In many respects, Morocco’s real estate crisis is very similar to what happened in Spain.
While Spanish banks and businesses experienced difficult times, with each accepting their share of the blame, Spain always knew, however, that the European Central Bank was on hand to provide a backstop.
The impact on the Moroccan real estate sector from the economic crisis that affected our country has been considerable, especially since 2014.
Real estate developers must of course take their full share of responsibility, many of which are accused of ‘badly-built’ developments and projects.
The banks’ responsibility, however, in this crisis affecting the real estate sector is also obvious.
Overwhelming support was provided by the banks to real estate developers to enable them to ‘keep their heads above water’, even going so far as using hitherto untried instruments such as repurchase agreements and dations-in-payment, in addition to rescheduling their debts when they got into trouble.
That was because the banks would appear to have had no other option since the entire banking sector was vulnerable to systemic risk as a result of the sheer size of the banks’ exposure, which amounted to billions of dirhams.
This is but an example showing that we are not yet done in solving the problems of the past.
This is because our domestic banking sector, unlike Spain’s, could and can only count on itself! Which means that more time is needed to resolve problems…
There is only one possible solution, however, to the domestic real estate market’s current crisis. That single solution, in fact, is to shrink market supply by putting a brake on real estate companies’ business activity. And especially since buyer confidence has dissipated as a result of generally poor construction quality across all market segments.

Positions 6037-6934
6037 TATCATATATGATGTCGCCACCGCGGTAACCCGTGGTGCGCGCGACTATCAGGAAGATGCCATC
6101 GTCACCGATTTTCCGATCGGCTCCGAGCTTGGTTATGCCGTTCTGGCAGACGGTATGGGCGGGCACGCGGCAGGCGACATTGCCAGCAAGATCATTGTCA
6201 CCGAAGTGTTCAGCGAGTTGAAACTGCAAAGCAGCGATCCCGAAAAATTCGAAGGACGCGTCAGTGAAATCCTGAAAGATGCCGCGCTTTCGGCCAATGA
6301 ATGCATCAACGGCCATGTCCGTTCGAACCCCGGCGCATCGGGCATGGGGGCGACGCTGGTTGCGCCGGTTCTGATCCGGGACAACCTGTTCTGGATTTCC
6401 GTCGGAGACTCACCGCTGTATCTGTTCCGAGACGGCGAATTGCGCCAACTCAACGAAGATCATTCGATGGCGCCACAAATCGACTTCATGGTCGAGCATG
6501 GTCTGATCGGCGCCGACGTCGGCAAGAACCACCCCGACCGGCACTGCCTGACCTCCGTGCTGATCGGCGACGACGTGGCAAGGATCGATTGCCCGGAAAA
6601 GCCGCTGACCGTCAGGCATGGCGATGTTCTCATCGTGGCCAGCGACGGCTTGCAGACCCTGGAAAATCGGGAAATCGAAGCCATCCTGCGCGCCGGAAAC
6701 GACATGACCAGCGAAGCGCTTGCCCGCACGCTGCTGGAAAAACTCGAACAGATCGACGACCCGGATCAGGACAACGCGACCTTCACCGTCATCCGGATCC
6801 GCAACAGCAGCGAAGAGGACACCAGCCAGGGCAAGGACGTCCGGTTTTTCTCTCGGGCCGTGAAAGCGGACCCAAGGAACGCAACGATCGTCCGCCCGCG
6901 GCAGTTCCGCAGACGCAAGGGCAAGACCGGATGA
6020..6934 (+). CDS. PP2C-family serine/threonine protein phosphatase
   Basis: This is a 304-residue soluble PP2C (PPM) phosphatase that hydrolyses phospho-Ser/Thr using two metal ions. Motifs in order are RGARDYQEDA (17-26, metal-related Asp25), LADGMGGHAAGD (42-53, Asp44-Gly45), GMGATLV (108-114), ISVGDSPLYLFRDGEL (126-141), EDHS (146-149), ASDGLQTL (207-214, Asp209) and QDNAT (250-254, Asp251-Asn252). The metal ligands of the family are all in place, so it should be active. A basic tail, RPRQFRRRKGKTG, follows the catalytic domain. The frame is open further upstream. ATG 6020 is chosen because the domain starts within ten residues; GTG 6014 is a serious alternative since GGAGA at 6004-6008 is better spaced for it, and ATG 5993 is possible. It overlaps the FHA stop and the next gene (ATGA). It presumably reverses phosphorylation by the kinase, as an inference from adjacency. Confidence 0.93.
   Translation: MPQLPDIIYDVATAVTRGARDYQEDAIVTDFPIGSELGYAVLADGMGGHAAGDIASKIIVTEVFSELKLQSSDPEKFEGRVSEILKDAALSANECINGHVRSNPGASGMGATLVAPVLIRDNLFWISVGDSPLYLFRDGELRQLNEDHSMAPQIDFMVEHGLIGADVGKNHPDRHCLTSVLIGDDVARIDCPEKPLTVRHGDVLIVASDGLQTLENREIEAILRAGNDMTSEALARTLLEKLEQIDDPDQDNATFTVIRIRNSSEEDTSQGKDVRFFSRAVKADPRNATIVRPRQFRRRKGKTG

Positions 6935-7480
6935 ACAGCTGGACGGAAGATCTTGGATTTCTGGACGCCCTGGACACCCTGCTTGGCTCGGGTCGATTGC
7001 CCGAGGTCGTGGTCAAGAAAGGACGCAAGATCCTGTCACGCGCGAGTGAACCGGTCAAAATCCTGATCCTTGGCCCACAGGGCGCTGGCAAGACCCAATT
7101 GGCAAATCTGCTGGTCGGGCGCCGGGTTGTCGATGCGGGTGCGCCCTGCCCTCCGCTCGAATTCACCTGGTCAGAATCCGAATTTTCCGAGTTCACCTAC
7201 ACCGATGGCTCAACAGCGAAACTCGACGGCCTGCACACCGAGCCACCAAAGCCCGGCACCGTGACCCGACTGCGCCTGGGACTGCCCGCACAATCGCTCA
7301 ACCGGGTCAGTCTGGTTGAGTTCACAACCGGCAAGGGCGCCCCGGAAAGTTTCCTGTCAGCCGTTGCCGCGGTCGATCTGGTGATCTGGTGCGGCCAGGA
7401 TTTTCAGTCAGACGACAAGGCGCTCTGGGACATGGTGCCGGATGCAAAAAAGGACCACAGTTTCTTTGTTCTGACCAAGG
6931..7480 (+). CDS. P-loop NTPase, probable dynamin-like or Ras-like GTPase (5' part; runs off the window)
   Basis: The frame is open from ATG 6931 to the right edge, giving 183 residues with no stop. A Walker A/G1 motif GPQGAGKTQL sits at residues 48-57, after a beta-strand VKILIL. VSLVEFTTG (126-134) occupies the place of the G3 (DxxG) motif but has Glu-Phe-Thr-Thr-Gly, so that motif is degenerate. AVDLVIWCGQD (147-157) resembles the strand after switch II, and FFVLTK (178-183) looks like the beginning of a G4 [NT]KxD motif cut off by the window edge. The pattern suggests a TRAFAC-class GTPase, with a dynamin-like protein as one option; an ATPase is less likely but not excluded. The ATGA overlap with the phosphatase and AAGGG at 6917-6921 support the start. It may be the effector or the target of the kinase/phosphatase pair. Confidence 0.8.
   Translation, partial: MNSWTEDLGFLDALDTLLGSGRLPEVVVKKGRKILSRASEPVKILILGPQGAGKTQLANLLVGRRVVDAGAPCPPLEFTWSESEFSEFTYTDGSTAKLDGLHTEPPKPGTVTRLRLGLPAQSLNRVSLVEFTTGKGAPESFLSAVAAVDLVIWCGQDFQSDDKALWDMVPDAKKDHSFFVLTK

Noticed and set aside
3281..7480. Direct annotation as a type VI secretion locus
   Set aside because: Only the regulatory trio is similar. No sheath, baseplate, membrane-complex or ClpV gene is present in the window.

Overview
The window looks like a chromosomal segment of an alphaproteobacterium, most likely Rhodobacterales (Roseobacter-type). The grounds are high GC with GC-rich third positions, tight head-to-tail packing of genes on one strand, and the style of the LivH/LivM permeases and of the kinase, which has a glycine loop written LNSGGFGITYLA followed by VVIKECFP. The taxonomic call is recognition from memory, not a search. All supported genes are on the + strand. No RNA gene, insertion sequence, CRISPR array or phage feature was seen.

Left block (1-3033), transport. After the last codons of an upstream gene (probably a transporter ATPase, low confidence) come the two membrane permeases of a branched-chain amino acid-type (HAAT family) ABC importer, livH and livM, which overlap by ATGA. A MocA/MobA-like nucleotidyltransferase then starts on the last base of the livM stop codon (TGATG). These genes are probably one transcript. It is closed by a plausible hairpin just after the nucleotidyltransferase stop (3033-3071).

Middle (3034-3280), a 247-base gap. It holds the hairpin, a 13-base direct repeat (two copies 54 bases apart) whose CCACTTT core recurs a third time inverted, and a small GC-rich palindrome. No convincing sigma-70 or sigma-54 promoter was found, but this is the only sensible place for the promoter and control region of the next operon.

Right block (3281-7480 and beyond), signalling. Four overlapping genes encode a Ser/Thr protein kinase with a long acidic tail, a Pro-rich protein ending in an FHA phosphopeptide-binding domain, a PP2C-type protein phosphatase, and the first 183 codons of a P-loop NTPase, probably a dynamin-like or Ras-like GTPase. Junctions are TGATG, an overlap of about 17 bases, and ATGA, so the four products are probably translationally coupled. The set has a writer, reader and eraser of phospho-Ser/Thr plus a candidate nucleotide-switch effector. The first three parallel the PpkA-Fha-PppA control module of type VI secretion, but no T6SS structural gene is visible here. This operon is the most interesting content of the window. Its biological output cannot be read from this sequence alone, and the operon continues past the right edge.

The same can be said for Maghreb Steel, a steel maker, which is stuck with MAD 6 billion of bank debt, without the banks being able to find any means of resolving the situation.
A merger with Sonasid is envisaged, however, to enable Maghreb Steel to rid itself of its structural debt problems.
One of the questions that such a deal throws up is whether those banks with the greatest exposure to Maghreb Steel might not be able to convert their debt into equity in the new steel mill.
It would appear that Maghreb Steel has already entertained such a notion, having already converted some of its debt into shares, as was done in Spain’s restructuring.
In that country, the banks swapped their debt for equity in a number of companies which were then listed on the stock market, the level of required provisioning determined by their market value.
Morocco, however, is a different kettle of fish. In our situation, solutions always take time to materialise and even more time for them to be actually implemented…
The Moroccan economy suffers as a result, because growth is held back by the lack of any meaningful contribution to economic activity from these ‘sick’ sectors.
And while the banks are able to diversify into other areas of the economy that are growing, those sectors encountering difficulties remain handicapped, however, under the weight of their bank debt and a lack of impetus in their underlying business.
Original article : https://lnt.ma/secteurs-difficultes-crise-perdure/